New paper reviews the achievements and challenges of archaeological research on Viking Age Northern Europe and explores potential avenues for future research.
Crossing the Maelstrom: New Departures in Viking Archaeology
By Julie Lund and Søren M. Sindbæk.
In: Journal of Archaeological Research 2021
How should we understand the Vikings? As traders, raiders or migrants? Or pagans steeped in Old Norse Culture and religion?
These two rival views define how respectively “The Viking Age” and “the Viking World” may be identified, writes Julie Lund (Oslo) and Søren M Sindbæk (Aarhus) in a new and extensive overview of the archaeological research of the last twenty years. The paper wishes to present us with an overview of the manifold approaches to the new and vigorous understandings of the Vikings forged in the crucible of modern scientific archaeology.
The archaeologists do not claim to present an exhaustive overview of all the major and minor research and archaeological excavations, which have generated so much new and exciting knowledge. However, they do review the trends and tendencies of the events, which emerged and took centre stage in Northern Europe AD 750-1050, while calling for an ethically and scholarly balanced approach to the interplay between, on the one hand, the knowledge generated by genomics, as well as studies of landscapes, environmental change and societal resilience. And on the other hand, the processes of mobility and cultural legitimation of political powers and life forms. All are reflecting on the questions of livelihoods, diasporas, personhoods and identities.
The article is divided into the following chapters:
- What caused the Viking Age?
- The Viking Diaspora
- A Scientific Approach to Mobility
- Individuals and Multiple Identities
- From Cult and Belief to Worldviews, Viking Ways and Ontologies
- The Use of the Past in the Viking Age
- Global Villages: The Urban Nodes
- A Maritime Network Economy
- Settlement and Social Power
- Environment and Climate: Vikings and the Anthropocene
In particular, the article identifies two major strands in the research: one in which the Vikings are seen as protagonists of societal change marked by trade, war, and piracy. Here Vikings – whether warriors, migrants, colonizers, town dwellers or petty kings – are considered as “coming from the periphery”; thus defining a certain “Viking Age” in the histories of, for instance, England, Ireland or France. Alternatively, the focus is placed on the formation of cultural identities through shifting ontologies, landscapes, material assemblages and artistic expressions. Where the Viking World becomes the main point of perspective.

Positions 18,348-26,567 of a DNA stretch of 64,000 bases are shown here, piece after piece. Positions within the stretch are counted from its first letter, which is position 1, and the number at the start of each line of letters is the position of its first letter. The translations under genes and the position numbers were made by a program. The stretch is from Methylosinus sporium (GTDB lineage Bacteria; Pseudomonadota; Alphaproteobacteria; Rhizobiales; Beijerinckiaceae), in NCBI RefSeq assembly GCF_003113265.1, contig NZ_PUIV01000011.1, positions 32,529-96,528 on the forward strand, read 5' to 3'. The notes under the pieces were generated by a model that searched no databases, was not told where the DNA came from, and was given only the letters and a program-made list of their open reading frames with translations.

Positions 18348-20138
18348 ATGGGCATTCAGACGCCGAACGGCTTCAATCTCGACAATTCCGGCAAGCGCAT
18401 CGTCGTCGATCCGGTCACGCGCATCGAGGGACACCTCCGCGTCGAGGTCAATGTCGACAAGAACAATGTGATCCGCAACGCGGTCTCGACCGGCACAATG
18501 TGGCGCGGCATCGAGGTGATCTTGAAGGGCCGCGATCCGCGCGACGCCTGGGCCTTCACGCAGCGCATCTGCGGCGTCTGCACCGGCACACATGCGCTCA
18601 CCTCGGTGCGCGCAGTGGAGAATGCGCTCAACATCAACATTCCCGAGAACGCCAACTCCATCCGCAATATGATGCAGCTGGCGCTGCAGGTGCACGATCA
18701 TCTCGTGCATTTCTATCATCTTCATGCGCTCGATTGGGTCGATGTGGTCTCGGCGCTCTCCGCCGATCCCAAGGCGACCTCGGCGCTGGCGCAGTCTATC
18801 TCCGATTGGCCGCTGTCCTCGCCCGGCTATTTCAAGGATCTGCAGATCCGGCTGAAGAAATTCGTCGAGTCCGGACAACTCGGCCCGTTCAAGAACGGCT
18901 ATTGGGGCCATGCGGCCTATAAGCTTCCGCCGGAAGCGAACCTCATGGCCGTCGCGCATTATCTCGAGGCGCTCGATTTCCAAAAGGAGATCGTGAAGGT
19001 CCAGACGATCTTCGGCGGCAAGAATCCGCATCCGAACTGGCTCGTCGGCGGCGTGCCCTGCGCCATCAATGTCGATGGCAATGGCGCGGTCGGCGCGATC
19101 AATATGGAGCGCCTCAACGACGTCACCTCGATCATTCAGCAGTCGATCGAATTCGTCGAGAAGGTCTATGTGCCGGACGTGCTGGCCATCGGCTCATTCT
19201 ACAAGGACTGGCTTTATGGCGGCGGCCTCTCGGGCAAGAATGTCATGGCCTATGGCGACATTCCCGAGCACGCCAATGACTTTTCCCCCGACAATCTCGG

The authors call for a future consolidation or even merger of these two perspectives, noting that the first perspective is characteristic of Anglophone scholarship. At the same time, the latter is more attuned to the Scandinavian approach. Added spice to the flavour of sincerity of this endeavour, is the fact that the two authors each represent the two distinct traditions.
In this connection, the authors call for a “Viking Age Archaeology that engages with critical heritage studies to explore how this period may be studied today in ways that resist glorifying narratives, be they nationalistic, paganistic, or simply violent”. Such an approach will challenge an essentialist notion of societies or cultures as limited, closed units, instead of furthering an archaeology of migration and diasporas as well as an archaeology of the dynamics of agency and power among the many different kinds of people with their diverse genders and identities, and the landscapes through which they moved and with which they engaged. The aspiration is to hope for proper integration of the economic and socio-political history with that of the individual and cultural perspective
Based on these reflections, Julie Lund and Søren M. Sindbæk conclude the article with a manifest according to which they call for
- An ethically sustainable Viking Age archaeology that engages with critical heritage studies
- An archaeology that is open to multiple social roles and identities in past societies and that challenges
- the notions of societies as closed units
- The incorporation of archaeosciences in a theoretically reflected and reflexive archaeology
- A move beyond monuments and elite residences to address the ways in which power was constructed
- To replace center-periphery models with dynamic connections between settlements or centers and the
- so-called “outfields”
- Engagement with archaeosciences in a new environmental humanities
- A Viking Age archaeology in which economy is approached as a way of life
- Merging the divide between social organization and identity, personhood, and ontology
Søren M. Sindbæk & Julie Lund
The article is lucid, well-written and highlights the main trajectories of Viking Age Archaeology in the 21st century. Highly recommended as introductory presentation on any Viking study course. With its extensive list of references, it generously offers a complete and up-to-date syllabus to be used as a plug-and-play at any university.
To top this, the article is even published as Open Access
Viking settlement at Lendbreen Pass c. AD 750-1050 © Secrets of the Ice. One of the interesting new perspectives touched upon in the article is the archaeological excavations of outposts and outfields. Lendbreen Pass is one of those archaeologically fascinating landscapes offering insight on the economy of the wider economic networks in the Viking heartlands as well as the disasporai.
Two new books, each representing studies of respectively the Viking Age and the Viking World perspective (or amalgamations thereof).